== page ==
Have you been able to try them out?
 

MPDS13

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Would love to hear some feedback from using them. They are so small and lite. Hopefully they perform well.
 

Flyingbullseye

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    Are there cross section photos of their suppressors? This is the only one I could find from an event last year.
    Looks like a pretty cool and promising design. Now they just need to add the deadair key mod for quick attachment and they could be the next best thing if everything works out as designed.
     

    MPDS13

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    I like the deadair mounts. but, I worry about the QD system making the diameter so much larger. I like how thin the suppressor is, but would love a QD
     

    MSTN

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    So far, I have just two models in stock from Thermal Defense Solutions. More to follow.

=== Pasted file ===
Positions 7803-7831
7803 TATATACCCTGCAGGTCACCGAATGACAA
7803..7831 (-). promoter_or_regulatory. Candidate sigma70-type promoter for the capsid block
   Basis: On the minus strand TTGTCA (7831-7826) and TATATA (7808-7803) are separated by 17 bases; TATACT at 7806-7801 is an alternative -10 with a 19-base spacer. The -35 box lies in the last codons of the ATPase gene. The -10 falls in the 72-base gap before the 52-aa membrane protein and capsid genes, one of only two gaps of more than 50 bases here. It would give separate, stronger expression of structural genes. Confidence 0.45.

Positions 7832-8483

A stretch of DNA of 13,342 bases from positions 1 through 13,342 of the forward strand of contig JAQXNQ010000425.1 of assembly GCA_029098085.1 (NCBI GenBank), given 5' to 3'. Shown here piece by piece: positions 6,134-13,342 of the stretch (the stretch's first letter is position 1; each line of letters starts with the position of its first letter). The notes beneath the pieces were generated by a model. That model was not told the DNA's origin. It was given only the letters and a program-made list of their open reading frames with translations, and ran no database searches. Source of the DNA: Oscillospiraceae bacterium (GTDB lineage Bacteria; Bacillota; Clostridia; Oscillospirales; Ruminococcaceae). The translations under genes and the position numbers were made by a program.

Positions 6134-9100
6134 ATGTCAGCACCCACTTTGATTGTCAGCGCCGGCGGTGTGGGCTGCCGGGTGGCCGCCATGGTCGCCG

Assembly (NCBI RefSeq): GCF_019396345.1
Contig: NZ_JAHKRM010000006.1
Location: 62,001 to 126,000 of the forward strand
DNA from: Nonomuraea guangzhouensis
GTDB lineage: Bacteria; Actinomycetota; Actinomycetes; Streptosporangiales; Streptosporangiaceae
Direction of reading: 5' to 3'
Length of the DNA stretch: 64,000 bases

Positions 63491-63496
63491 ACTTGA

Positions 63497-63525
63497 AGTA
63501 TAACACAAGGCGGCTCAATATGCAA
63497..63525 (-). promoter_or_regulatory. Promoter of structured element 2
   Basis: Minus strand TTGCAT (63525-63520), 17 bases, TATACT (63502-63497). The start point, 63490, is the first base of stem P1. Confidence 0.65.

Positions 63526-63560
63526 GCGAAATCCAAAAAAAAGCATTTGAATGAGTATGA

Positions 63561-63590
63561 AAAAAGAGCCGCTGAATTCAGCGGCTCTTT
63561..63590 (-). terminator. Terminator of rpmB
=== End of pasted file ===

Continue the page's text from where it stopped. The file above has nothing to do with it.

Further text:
The whole TDS line seems to have been redesigned, and their website hasn't caught up.

    The Bantam is now the Bantam II - and 1.2" longer as well as 2.4 ounces heavier. Still tiny at 5" length, 1.2" diameter, and 8.4 ounces.

    Lots of folks are going to be tempted to slip this Bantam II inside a 1.5" inside diameter hand guard, which will be just awesome looking. Five minutes after the first magazine, that may not seem like such a good idea, of course. It will be proven that "Heat is transferred by conduction, convection, and radiation."

    The Strix is now the Strix II - same 8" length and 1.68" diameter but at 17 ounces 3.0 ounces heavier. I'd consider that lightweight for a 7.62x51 belt-fed capable suppressor.